The role of life satisfaction and depressive symptoms in all-cause mortality

Psychol Aging. 2009 Sep;24(3):696-702. doi: 10.1037/a0016777.

Abstract

The objective of this study was to investigate whether life satisfaction and depressive symptoms are independent predictors of mortality in a non-Western sample of adults. The sample included 5,131 adults (ages 50-95 at baseline) in Taiwan who participated in the Survey of Health and Living Status of the Near Elderly and Elderly. There were 1,815 deaths recorded over a 10-year period. Higher life satisfaction significantly predicted lower risk of mortality after controlling for age, sex, education, marital status, and health status. Depressive symptoms significantly predicted higher risk of mortality. A significant interaction with age revealed that the protective effect of life satisfaction weakened with age. The results suggest that life satisfaction and depressive symptoms independently predict mortality risk in adults.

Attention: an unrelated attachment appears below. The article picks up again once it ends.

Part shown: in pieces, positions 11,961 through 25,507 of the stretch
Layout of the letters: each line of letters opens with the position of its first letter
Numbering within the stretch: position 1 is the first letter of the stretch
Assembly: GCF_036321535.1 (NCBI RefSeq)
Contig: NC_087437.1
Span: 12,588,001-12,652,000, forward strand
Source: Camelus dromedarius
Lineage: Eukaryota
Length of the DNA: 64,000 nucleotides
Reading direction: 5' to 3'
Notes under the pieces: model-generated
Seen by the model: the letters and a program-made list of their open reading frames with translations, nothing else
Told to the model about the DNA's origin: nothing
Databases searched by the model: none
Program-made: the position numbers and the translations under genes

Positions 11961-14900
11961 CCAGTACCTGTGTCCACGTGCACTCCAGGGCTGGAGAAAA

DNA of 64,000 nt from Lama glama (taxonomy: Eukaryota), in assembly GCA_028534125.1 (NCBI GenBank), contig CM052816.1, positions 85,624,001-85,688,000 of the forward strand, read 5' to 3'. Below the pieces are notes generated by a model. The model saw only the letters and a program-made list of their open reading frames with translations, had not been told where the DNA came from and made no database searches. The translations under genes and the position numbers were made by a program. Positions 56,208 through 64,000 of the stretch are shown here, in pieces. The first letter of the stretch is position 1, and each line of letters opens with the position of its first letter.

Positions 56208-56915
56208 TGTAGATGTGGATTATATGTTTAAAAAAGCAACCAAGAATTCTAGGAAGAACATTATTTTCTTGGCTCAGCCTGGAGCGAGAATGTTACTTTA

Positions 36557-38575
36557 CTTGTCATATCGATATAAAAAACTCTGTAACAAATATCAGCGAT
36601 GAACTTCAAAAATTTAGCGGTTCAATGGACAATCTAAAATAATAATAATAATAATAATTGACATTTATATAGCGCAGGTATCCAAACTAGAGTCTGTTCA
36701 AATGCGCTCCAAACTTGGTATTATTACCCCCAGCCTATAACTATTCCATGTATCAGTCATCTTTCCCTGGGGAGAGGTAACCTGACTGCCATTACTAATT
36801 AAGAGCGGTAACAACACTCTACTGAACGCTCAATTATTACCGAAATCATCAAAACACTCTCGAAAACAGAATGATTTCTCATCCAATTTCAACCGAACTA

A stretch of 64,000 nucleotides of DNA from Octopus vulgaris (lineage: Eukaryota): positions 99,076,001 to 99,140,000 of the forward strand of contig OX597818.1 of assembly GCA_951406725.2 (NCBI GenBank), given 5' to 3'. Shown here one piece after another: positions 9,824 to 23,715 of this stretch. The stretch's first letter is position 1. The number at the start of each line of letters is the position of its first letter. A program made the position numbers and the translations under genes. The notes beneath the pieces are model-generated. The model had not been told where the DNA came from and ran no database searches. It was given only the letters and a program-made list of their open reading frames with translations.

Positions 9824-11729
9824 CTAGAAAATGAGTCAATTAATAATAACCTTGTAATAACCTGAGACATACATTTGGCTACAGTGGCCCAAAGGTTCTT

Publication types

  • Research Support, N.I.H., Extramural

MeSH terms

  • Aged
  • Aged, 80 and over
  • Alcohol Drinking / mortality
  • Cause of Death*
  • Chronic Disease / mortality*
  • Cognition Disorders / mortality
  • Cohort Studies
  • Depressive Disorder / mortality*
  • Female
  • Humans
  • Longitudinal Studies
  • Male
  • Middle Aged
  • Mobility Limitation
  • Odds Ratio
  • Personal Satisfaction*
  • Personality Inventory / statistics & numerical data
  • Proportional Hazards Models
  • Psychometrics
  • Smoking / mortality
  • Survival Analysis
  • Taiwan